Since both output power and prime power vary with signal frequency, RF input drive, etc., it is best to state the maximum allowable prime power consumption rather than efficiency when specifying a TWT. Waste heat dissipation is given by

Pdiss= Pprime - Pout

The electro optics of a multi-stage depressed collector are quite complicated and depend not only on the geometry and relative voltages of the collector segments but also upon the degree of RF modulation, the magnetic field used to focus the beam, the yield of secondary electrons at the collecting surfaces, etc. The higher the interaction efficiency, the greater the difficulty in collecting the spent beam since strong RF modulation causes the electron velocity distribution to spread. In wide band TWTs, the low band edge harmonic interaction causes a similar effect. Pulse TWTs with high interaction efficiency often cannot practically utilize more than a single stage collector while CW TWTs with lower interaction efficiency successfully utilize two or three stages. In a TWT having a well designed multi-stage depressed collector, the waste heat dissipated by the TWT is nearly constant as RF input drive is varied.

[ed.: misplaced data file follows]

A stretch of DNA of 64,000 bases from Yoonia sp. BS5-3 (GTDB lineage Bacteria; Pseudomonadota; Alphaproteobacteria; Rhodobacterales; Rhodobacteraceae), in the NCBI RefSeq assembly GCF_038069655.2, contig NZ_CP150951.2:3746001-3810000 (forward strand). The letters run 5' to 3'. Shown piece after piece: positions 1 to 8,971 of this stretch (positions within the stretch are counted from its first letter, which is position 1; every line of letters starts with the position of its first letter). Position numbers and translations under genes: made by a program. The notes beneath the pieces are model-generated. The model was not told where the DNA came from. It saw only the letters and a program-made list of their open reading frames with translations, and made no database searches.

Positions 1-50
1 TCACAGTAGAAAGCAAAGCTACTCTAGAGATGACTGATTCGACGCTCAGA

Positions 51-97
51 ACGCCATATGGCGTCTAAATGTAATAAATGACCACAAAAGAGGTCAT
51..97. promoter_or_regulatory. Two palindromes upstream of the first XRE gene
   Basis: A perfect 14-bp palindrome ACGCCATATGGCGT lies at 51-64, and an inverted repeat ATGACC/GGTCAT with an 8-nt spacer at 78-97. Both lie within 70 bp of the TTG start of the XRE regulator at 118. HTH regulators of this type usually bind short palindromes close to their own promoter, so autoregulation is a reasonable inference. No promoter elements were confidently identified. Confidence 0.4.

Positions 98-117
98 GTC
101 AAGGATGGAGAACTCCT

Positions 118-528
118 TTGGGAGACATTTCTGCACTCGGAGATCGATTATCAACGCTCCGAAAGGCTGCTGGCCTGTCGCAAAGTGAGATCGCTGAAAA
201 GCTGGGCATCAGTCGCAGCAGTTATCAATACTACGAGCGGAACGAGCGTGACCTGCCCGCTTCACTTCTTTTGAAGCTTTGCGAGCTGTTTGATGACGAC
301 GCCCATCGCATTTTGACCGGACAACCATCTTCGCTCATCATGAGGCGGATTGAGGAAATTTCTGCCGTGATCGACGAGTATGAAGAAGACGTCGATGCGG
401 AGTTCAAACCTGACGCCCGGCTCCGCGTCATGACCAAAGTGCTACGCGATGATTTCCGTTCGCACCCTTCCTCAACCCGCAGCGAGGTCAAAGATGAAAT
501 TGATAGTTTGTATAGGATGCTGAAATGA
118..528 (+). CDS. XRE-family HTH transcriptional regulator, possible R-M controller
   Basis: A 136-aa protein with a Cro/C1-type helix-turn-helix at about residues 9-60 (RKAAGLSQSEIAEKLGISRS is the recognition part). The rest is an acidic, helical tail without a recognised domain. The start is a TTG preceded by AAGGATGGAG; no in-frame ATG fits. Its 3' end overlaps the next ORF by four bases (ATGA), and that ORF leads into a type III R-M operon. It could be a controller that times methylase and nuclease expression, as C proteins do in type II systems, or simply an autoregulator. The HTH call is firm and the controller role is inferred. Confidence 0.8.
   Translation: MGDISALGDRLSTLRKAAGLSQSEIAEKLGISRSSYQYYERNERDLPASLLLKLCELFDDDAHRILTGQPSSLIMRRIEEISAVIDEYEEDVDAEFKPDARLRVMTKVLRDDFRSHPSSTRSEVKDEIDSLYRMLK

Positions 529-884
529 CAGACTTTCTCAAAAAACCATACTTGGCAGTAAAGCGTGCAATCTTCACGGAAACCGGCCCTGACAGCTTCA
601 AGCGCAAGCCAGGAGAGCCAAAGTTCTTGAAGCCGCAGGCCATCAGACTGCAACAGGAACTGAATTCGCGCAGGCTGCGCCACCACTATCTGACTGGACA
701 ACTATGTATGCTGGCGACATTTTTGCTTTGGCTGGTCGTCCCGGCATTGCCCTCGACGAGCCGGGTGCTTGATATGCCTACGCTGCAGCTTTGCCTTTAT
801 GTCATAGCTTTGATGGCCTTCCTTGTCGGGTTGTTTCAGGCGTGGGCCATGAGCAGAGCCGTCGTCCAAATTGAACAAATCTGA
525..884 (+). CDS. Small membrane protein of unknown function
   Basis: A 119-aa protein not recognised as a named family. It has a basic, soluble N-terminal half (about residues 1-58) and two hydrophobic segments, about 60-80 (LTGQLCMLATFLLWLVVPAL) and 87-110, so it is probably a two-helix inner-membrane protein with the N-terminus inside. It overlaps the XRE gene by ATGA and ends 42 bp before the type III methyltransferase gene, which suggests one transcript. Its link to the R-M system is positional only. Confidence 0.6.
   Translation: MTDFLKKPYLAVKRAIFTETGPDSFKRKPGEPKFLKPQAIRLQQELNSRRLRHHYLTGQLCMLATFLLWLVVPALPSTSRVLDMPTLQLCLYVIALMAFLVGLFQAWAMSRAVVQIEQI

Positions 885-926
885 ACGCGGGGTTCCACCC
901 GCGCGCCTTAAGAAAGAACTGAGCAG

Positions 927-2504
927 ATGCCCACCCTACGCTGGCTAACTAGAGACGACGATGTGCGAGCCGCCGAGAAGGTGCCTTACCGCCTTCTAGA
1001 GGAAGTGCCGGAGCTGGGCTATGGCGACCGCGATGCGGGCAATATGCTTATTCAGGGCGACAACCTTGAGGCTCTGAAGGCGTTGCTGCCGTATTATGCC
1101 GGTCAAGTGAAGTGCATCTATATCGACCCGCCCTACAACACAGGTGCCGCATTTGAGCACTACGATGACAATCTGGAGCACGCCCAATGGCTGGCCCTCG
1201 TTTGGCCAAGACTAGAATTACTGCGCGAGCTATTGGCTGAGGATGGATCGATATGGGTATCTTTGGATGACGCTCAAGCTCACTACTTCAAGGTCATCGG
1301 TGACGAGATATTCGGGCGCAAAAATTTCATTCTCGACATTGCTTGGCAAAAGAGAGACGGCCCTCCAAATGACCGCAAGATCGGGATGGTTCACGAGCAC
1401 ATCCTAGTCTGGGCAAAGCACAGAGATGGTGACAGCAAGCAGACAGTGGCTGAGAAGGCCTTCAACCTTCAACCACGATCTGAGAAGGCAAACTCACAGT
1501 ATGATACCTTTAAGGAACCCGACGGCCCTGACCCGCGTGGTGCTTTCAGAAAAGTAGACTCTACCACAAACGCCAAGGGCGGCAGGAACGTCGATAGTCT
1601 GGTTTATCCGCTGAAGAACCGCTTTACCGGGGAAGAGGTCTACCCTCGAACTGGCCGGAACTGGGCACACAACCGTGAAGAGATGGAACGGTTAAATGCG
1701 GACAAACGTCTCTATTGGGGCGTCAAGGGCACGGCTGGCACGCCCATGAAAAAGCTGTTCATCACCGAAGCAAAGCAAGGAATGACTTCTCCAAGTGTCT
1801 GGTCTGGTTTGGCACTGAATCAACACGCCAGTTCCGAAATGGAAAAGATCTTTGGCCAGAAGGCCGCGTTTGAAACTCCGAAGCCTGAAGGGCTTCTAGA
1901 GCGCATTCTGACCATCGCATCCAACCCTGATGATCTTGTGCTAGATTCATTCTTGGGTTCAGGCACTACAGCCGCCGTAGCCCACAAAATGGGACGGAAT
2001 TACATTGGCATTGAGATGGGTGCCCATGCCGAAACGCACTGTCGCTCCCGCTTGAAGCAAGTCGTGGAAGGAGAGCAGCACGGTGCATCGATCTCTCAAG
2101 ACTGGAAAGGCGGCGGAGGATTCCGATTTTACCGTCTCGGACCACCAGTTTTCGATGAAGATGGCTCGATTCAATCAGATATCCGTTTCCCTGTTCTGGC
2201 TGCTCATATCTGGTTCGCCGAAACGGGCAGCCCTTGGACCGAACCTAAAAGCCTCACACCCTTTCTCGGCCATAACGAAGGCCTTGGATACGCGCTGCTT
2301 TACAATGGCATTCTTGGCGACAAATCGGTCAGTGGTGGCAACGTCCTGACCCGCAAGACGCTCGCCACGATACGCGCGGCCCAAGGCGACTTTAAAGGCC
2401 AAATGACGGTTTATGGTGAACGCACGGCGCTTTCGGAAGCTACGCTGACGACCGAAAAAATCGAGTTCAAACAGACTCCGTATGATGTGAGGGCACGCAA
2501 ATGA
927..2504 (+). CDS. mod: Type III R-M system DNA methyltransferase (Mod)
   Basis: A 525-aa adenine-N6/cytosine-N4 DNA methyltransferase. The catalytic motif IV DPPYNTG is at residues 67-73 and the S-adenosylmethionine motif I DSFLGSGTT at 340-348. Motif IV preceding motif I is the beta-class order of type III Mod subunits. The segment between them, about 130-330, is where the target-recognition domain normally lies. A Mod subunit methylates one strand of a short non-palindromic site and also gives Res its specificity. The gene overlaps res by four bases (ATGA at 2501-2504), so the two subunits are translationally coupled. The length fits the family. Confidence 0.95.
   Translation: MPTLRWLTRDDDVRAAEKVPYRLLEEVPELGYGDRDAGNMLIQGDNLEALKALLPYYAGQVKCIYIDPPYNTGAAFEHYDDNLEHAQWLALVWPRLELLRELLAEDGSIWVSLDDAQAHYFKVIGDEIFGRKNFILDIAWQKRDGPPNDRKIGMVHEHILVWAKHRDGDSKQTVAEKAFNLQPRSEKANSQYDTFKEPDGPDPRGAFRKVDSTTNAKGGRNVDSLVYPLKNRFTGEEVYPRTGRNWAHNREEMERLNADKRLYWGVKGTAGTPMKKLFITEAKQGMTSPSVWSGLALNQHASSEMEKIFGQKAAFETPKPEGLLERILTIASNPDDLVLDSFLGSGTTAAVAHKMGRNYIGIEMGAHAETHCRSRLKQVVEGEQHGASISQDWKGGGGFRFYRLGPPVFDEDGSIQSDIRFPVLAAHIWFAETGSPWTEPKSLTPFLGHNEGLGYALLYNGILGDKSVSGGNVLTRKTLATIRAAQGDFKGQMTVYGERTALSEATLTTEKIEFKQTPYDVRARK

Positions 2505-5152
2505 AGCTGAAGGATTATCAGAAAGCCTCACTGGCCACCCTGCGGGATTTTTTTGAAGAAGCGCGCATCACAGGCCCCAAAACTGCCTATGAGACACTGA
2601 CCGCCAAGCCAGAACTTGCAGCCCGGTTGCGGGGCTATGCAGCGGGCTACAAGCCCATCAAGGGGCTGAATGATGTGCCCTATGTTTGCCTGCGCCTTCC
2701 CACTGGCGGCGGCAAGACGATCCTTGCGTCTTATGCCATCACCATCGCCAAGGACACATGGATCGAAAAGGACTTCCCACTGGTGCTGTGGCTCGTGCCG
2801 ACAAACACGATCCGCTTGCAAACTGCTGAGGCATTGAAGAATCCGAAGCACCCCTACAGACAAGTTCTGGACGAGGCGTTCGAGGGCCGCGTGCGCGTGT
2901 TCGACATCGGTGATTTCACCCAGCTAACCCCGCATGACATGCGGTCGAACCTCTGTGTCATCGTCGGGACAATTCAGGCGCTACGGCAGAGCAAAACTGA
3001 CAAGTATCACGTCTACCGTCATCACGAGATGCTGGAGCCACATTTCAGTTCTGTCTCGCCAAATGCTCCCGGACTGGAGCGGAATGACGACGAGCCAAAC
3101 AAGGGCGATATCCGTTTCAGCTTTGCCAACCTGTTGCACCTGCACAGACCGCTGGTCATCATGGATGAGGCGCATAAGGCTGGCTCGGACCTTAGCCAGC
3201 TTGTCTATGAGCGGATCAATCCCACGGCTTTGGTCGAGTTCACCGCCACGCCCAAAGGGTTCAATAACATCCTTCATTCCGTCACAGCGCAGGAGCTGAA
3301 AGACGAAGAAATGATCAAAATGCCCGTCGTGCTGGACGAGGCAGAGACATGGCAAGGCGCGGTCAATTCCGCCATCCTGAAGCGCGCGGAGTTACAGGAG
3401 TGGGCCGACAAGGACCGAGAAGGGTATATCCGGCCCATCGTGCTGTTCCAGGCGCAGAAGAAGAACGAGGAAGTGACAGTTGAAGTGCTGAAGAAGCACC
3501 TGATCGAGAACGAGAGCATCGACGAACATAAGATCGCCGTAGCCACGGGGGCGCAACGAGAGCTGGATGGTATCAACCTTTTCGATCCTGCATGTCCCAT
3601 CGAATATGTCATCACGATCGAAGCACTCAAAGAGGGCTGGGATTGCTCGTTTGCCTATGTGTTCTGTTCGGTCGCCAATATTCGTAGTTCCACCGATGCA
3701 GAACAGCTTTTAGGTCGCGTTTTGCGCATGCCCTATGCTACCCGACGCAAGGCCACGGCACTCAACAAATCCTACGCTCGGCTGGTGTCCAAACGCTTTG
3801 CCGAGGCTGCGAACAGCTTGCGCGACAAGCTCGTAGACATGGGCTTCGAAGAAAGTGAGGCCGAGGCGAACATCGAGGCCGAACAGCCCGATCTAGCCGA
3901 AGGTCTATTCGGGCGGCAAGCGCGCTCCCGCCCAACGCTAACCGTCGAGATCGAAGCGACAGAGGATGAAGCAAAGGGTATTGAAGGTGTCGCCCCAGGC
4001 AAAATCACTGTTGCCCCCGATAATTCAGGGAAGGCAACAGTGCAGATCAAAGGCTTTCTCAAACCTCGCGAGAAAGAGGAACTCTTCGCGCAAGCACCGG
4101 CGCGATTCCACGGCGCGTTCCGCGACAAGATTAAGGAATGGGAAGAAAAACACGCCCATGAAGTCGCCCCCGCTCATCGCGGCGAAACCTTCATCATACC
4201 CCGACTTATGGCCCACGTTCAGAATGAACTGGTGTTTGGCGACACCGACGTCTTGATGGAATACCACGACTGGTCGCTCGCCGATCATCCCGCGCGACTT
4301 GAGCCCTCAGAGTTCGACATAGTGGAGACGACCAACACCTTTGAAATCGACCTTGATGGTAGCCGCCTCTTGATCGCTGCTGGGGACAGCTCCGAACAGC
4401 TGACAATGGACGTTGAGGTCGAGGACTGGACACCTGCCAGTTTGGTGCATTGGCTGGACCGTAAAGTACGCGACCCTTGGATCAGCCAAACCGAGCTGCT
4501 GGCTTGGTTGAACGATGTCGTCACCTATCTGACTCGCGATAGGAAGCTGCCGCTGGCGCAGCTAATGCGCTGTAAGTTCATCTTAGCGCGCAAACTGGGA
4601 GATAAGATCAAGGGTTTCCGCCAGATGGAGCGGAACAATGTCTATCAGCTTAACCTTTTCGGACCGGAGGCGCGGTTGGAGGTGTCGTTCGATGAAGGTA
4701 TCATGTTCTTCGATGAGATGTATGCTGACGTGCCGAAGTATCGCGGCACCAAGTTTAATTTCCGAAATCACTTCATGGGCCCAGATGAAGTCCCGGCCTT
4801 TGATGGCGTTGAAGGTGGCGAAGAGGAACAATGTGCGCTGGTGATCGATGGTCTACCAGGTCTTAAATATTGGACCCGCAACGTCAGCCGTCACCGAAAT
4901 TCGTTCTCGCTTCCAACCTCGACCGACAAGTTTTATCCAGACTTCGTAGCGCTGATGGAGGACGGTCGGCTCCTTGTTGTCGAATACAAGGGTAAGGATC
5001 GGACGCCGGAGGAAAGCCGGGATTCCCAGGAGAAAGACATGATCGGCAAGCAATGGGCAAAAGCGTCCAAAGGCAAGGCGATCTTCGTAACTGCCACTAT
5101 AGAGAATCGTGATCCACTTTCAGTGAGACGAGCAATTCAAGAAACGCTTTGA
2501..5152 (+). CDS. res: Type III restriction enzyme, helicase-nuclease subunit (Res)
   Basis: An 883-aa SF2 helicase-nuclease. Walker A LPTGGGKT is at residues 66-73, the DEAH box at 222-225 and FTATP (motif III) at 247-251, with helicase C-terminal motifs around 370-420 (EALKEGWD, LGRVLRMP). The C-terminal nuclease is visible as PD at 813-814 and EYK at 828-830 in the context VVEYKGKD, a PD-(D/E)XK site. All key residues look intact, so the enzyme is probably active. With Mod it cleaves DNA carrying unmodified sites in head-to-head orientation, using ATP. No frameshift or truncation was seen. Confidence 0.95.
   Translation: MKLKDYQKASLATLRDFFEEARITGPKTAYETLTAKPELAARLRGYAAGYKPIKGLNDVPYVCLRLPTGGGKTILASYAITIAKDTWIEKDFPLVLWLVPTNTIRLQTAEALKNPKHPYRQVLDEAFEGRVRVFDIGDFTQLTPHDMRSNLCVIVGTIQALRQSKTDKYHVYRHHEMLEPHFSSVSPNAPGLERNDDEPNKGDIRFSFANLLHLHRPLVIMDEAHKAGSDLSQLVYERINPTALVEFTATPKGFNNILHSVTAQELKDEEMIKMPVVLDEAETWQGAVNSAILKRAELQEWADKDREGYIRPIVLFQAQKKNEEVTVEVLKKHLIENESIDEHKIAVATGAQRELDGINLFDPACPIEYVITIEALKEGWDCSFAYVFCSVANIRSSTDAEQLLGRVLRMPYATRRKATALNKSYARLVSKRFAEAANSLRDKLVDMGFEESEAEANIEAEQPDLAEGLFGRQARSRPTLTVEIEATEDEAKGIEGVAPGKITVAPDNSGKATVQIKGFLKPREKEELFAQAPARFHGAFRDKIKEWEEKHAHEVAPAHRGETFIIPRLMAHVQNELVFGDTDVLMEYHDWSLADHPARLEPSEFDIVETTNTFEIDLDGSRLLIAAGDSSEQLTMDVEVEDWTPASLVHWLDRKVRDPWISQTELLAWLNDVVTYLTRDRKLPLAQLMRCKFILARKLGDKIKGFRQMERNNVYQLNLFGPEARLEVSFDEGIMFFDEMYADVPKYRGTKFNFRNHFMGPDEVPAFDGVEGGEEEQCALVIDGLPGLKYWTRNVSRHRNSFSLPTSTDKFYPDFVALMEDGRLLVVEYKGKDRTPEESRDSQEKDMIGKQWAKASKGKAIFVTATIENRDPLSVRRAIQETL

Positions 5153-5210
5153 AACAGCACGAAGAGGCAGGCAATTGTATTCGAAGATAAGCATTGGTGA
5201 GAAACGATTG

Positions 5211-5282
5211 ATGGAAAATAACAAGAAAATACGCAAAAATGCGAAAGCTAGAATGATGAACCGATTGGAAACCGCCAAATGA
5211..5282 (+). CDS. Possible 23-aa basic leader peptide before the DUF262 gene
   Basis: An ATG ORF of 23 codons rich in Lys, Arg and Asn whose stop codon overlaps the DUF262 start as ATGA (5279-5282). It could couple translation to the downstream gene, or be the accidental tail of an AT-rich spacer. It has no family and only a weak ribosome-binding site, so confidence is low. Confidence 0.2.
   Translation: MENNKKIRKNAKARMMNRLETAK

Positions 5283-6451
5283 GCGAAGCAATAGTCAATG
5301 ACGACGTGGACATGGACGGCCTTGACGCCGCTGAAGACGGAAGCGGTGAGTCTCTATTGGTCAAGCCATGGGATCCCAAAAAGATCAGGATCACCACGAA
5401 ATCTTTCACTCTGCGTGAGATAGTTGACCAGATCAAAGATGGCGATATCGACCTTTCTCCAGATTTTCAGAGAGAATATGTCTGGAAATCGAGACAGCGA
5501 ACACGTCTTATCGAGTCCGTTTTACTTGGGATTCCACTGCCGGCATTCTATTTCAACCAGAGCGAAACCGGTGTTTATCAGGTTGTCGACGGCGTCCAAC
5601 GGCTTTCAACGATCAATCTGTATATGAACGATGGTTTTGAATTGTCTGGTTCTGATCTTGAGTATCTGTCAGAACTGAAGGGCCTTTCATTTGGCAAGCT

The dynamic range of a TWT is the region between the point at which the RF output signal just breaks through the noise threshold to the point at which the output power saturates. The linear or small signal region is most often defined as ending when increasing RF drive causes gain to drop 1 dB from its small signal level (1 dB compression point). Saturation generally occurs at an input drive level 6 to 8 dB above the 1 dB compression point and with 2 to 3 dB higher output power. AM / AM conversion is a measure of the change in RF output power that results from a change in the RF input drive, i.e. the slope of the transfer curve. In the linear region, AM / AM conversion is 1.0 dB / dB. At saturation, AM / AM conversion is 0 dB / dB. TWTs with high interaction efficiency often exhibit gain expansion near the high band edge (AM / AM > 1.0). This is caused by the inability of the helix velocity tapers to equally match beam slow-down at all frequencies within the band. It generally is undesirable to operate the TWT too far into overdrive as severe beam defocusing can occur in this region. Gain variations over the frequency band result from the frequency dependence of helix velocity and impedance. Additionally, gain varies with the electrical length of the circuit, which, in turn, varies with frequency. A two octave TWT can exhibit as much as 25 dB gain variation. This typically can be reduced to *2.0 dB with the use of an external gain equalizer. Gain ripple results from signal reflections either internal or external to the tube. Since a TWT is electrically "long" (a typical TWT has a phase length of about 10,000 degrees), a relatively small change in frequency (typically 100 to 300 Mhz) shifts phase 360*. Most TWTs exhibit an approximate *0.2 dB gain ripple at this frequency.